February 4, 2008
Books of The Times
Tragicomic Tale of the 9/11 Report

The Uncensored History of the 9/11 Commission
By Philip Shenon

457 pp. Twelve. $27.

Journalists like to talk about the back story, the story behind the story. The back story can be nothing more than vaguely sourced gossip traded among pundits and politicos before they go on talk shows. But sometimes the back story is the real, whole truth, a tale of conniving or official blundering that the headlines can only hint at. Journalists often conceal the whole truth because they need to protect their sources.

Philip Shenon, a reporter in the Washington bureau of The New York Times, set out to get behind the scenes of the 9/11 Commission. The inside story of a government commission doesn’t sound very promising; most commission reports wind up unread on dusty shelves.

When the 9/11 Commission announced its findings in the summer of 2004, the response was by and large respectful. Reprinted as a book, “The 9/11 Commission Report” was an instant best seller, unusual for a document written by committee. But its popularity was owed mostly to a spare, riveting narrative of the shocking events on Sept. 11, 2001, not to its policy recommendations or revelations about official malfeasance. So why go over it all again?

Mr. Shenon is a skillful writer and storyteller as well as a dogged reporter. In “The Commission” he makes bureaucratic warfare exciting, largely because he has a keen grasp of human frailty and folly. He opens with a desperate, almost pathetic scene of Samuel R. Berger, President Bill Clinton’s national security adviser, sneaking documents out of the National Archives.

Mr. Berger had actually been more attentive to the threat of Al Qaeda than most government officials, including his successors in the Bush administration, but he apparently feared that he and his boss would become scapegoats. “Beneath his gruff amiability,” Mr. Shenon writes of Mr. Berger, “there was deep insecurity that, even he admitted, bordered on paranoia.”

In a memorable scene Mr. Shenon depicts the widows of 9/11 victims, a group that called itself the Jersey Girls, meeting Henry A. Kissinger, President Bush’s choice to be chairman of the 9/11 Commission, in the posh offices of Mr. Kissinger’s international consulting firm in New York. When one of the Jersey Girls asks Mr. Kissinger if he has any clients named bin Laden, Mr. Kissinger spills his coffee and nearly falls off his sofa. “It’s my bad eye,” Mr. Kissinger explains, as the women rush to clean up the mess — “like good suburban moms,” Mr. Shenon says one widow recalls. The next morning Mr. Kissinger telephoned the White House to resign from the commission.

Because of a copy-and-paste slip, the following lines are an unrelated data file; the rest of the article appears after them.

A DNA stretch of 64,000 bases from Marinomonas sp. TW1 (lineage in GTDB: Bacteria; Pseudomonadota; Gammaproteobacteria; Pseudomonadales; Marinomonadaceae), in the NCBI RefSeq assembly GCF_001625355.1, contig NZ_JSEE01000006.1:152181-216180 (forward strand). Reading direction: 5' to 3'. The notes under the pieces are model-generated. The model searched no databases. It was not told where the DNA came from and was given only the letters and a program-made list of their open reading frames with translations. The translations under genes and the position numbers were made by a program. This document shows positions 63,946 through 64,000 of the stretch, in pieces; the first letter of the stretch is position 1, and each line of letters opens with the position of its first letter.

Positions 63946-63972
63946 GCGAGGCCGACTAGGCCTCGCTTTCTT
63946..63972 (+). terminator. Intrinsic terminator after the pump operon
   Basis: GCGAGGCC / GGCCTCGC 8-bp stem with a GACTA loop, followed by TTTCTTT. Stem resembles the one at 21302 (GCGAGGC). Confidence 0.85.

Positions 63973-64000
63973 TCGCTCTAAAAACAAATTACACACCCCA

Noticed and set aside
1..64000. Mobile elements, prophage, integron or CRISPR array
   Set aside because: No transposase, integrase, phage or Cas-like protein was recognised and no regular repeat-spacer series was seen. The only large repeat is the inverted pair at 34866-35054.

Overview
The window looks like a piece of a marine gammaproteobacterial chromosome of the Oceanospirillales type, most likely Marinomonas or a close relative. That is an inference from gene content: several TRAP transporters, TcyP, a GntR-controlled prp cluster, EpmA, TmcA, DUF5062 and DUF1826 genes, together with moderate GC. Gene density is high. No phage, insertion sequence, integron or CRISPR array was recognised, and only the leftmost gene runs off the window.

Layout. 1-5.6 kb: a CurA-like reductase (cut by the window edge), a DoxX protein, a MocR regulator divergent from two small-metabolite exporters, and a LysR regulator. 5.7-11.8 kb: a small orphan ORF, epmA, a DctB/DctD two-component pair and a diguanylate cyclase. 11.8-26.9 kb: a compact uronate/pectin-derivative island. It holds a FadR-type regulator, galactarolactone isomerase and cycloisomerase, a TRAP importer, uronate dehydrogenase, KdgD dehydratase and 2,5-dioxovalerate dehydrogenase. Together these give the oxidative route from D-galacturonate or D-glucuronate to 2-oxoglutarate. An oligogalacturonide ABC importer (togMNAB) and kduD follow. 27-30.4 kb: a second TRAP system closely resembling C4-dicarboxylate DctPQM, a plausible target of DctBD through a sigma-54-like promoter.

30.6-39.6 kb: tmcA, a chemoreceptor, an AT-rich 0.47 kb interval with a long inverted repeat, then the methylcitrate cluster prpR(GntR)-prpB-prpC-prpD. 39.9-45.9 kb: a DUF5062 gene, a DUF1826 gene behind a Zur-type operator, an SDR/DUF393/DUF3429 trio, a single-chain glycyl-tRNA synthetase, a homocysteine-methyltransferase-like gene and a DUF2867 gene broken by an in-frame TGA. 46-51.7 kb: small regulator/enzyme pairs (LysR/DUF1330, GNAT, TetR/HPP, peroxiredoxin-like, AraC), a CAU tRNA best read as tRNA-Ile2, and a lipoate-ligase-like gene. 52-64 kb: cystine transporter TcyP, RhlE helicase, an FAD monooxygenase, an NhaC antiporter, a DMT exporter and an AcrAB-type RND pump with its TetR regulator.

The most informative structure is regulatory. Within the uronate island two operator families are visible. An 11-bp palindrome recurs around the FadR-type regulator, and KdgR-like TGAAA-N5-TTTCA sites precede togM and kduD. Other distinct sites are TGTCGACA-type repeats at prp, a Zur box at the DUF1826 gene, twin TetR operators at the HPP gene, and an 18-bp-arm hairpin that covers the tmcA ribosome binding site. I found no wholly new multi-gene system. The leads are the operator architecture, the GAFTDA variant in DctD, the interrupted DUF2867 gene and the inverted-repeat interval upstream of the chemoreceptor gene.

The black hat of Mr. Shenon’s story is the commission’s executive director, Philip Zelikow. Brilliant but abrasive and secretive, he is regarded by some commission staff members as a White House mole, compromised by his close ties to Condoleezza Rice, then President Bush’s national security adviser. The book’s portrait of Mr. Zelikow is harsh, but Mr. Shenon seems to have reached out to Mr. Zelikow to get both sides of the story. (Mr. Zelikow scoffs at charges of conflict and conspiracy made by Mr. Shenon’s sources.)

The official ineptitude uncovered by the commission is shocking. Dubbed “Kinda-Lies-a-Lot” by the Jersey Girls, Ms. Rice comes across as almost clueless about the terrorist threat. “Whatever her job title, Rice seemed uninterested in actually advising the president,” Mr. Shenon writes. “Instead, she wanted to be his closest confidante — specifically on foreign policy — and to simply translate his words into action.”

The C.I.A. has some inkling that Osama bin Laden is stirring to strike the United States, but for many crucial months fails to tell the F.B.I. that two terrorists (who later turned out to be 9/11 hijackers) are actually in the United States. The popular image of the C.I.A. as dashing and all-knowing is for the movies only. After much dickering with the White House, former New Jersey Gov. Thomas H. Kean, the mild-mannered patrician who succeeded Mr. Kissinger as commission chairman, is allowed to read pre-9/11 copies of the President’s Daily Brief, the C.I.A.’s digest of its most important secrets. “He found himself terrified by what he was reading, really terrified,” Mr. Shenon writes. “There was almost nothing in them.”

Of the briefings, Mr. Kean said, “They were garbage,” adding, “There really was nothing there — nothing, nothing.”

The C.I.A. director George J. Tenet is depicted as evasive and exhausted, both from chasing Al Qaeda and trying too hard to please everyone he worked with. The F.B.I. bumbling verges on the tragicomic. Haunted by missed chances to stop the 9/11 hijackers, the F.B.I.’s acting director, Thomas J. Pickard, keeps a list of the bureau’s numerous mistakes. At least Mr. Pickard was bothered by his agency’s ineptitude.

Attorney General John Ashcroft appears more interested in protecting gun owners from government intrusion than in stopping terrorism, and dismissively tells Mr. Pickard that he doesn’t want to hear any more about threats of attacks.

Not wanting to point fingers and name names — and set off partisan wrangling among the commissioners — the 9/11 Commission shied away from holding anyone personally accountable. The commission ended up blaming structural flaws for the government’s failure to protect the nation and recommended appointing a national intelligence director to ride herd.

The nation now has such a director, but with weaker authority than what the commission proposed, and the position may turn out to be no more than another layer of bureaucracy. Ultimately, as Mr. Shenon shows, the failure at the highest levels of the United States government was human. That is the real back story of 9/11.

Evan Thomas is editor at large at Newsweek.